AN  OUTLINE  OF  THE  HISTORY  OF  RELIGION

 

Basic Premise: Superstition and Magic evolved into Religion and Philosophy.

 

SUPERSTITION AND MAGIC

 

                     Prehistoric Belief                                            Concern              Date

 

Veneration of Birth Process and the Divine Mother            Birth            27,000 B.C.

         as evidenced by female figurines.

Veneration of Animals and the Divine Hunter/Spouse        Living           25,000 B.C.

         as evidenced by costumes, hunting rituals

         and dances in cave art; impregnation understood.

Burials including implements, ornaments, flowers,            Death            14,000 B.C.

         and red ochre rubbed on the corpse.

 

Taints of Superstition and Magic today:  witchcraft, primitive pagan customs, good luck charms, relic worship, horoscopes, Bibliolatry

 

Theurgy: the superstition that performing a ritual or reciting a formula obligates the deity to grant a petition.  There is an old Babylonian saying: “You may teach a god to trot after you like a dog.”  (Ref. Archæology And the Old Testament, by W. F. Albright, p. 243)

 

RELIGION

 

Superstitious Divinization of Natural Objects:

            Animism, Totemism: worship of natural or man-made objects.

            Theriomorphic Gods: deities with bestial forms.

            Therianthropic Gods: deities with part-beast, part-human forms.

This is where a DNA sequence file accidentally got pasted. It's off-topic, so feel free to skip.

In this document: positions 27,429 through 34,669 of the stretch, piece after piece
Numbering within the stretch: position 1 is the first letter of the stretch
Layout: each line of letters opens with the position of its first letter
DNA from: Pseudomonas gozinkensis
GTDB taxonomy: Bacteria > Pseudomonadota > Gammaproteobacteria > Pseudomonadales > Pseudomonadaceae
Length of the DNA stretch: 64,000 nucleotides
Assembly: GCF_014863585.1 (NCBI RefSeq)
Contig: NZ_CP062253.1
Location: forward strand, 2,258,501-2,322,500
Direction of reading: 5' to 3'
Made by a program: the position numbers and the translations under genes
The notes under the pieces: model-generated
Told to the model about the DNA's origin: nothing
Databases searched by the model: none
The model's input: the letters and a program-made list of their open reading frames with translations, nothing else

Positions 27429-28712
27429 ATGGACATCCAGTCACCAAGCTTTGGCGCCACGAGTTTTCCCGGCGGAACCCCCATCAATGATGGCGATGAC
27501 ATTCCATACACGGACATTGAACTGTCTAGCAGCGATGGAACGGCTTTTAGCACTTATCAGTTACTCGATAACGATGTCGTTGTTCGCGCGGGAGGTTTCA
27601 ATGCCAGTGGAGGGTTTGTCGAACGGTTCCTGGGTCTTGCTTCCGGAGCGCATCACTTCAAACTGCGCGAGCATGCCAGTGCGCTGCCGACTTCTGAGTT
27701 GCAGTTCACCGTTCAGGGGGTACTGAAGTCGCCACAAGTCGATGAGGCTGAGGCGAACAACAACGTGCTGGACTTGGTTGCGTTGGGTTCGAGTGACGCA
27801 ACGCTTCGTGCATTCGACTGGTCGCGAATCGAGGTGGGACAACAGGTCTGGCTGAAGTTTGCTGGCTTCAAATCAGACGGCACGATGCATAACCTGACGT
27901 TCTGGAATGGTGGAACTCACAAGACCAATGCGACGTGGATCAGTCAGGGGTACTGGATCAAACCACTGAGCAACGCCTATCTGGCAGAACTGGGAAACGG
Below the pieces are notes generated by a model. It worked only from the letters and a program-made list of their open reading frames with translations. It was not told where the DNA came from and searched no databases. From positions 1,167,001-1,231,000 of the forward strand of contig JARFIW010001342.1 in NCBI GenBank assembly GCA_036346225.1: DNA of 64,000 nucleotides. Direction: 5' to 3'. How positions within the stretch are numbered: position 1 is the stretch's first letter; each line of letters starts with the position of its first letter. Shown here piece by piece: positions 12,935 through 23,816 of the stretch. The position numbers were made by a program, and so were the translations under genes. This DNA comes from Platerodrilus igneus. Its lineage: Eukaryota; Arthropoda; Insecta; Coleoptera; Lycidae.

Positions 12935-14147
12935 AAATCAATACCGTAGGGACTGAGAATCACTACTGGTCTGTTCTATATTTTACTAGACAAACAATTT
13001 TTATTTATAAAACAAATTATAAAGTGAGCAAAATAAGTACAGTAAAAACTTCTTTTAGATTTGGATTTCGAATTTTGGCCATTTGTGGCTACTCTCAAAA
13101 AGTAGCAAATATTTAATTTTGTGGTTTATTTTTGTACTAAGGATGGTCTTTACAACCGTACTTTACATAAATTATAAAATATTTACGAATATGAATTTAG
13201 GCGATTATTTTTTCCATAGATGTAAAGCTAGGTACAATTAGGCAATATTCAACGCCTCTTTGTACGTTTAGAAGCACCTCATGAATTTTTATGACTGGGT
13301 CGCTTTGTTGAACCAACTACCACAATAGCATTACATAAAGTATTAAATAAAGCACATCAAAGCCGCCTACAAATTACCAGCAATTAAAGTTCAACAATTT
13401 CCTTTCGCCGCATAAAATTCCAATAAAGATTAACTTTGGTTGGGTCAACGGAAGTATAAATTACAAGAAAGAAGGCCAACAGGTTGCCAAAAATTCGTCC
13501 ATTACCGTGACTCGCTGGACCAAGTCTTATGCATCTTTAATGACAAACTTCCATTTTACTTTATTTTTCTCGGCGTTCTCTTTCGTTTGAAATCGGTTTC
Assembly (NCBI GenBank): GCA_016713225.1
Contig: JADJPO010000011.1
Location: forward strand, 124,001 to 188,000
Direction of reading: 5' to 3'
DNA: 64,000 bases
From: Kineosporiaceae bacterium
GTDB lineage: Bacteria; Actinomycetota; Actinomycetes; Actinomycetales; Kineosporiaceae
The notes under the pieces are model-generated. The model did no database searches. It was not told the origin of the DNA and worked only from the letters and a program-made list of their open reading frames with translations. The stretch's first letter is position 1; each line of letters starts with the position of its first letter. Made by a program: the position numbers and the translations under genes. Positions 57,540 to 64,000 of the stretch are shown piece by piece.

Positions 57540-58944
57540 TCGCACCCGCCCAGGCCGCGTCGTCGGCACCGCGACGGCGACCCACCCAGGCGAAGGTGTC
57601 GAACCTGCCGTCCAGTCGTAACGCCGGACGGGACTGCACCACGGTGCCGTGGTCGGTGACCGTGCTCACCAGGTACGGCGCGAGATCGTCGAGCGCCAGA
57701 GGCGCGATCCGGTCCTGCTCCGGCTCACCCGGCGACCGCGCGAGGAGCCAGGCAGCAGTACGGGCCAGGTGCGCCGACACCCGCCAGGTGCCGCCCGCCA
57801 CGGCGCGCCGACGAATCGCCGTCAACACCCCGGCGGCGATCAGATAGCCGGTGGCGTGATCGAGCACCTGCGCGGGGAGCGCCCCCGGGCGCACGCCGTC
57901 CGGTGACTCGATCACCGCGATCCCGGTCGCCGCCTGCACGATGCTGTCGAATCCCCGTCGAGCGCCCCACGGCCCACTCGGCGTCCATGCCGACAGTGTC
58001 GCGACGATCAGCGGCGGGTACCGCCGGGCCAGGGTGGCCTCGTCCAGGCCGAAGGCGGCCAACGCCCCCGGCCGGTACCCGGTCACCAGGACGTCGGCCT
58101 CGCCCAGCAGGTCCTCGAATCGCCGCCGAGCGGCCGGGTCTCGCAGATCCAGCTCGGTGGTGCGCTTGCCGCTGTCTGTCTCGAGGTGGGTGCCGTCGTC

Personalized Objects: “Luna” may mean Moon or Moon Goddess.

Magic evolved into Religion, and the Shaman or Sorcerer became the Priest.

Definitions (from Frazer’s Golden Bough):

            Magic: a command to an impersonal Force in nature.

            Religion: a prayer to a personal Power.

Polytheism: a religion of multiple deities; a Pantheon.

Pantheism: divinity infused into objects throughout nature.

Henotheism or Monolatry: one Patron Deity set over the Pantheon:

            Marduk was the Chief Deity of the Babylonian Pantheon.

            Yahweh was “God of gods:” i.e., over all other national gods.

            “The One in Many:” advanced polytheism of Mithraism and Socrates.

            Deus Otiosus (an inactive god replaced by a popular god):

                        Brahman vs. Brahma, El vs. Baal,     Kronos vs. Zeus,

                        Saturn vs. Jupiter, Jehovah vs. Jesus.

Monotheism (examples of varieties of the One-God religion):

            Abraham was an Elohist (Elohim is a plural, “Godhead”)

            Akhnaton (his god Aton alone is worthy of worship)

            Moses (Yahweh vs. the Baalim of Canaan; aniconic - no images)

            Jeroboam (Yahweh as a Golden Bull like Baal; icon/image worship)

            Zoroaster (Dualism, Good and Evil alternate in history)

            Brahman (One Impersonal Being over millions of gods and demons)

            Gnostic Emanations (from Good Spirit down to Evil Matter)

            Cabalistic Judaism: Nine-fold Aspects and Manifestations of One God.

            Christian Trinity: Triple Aspects and Manifestations of the One God.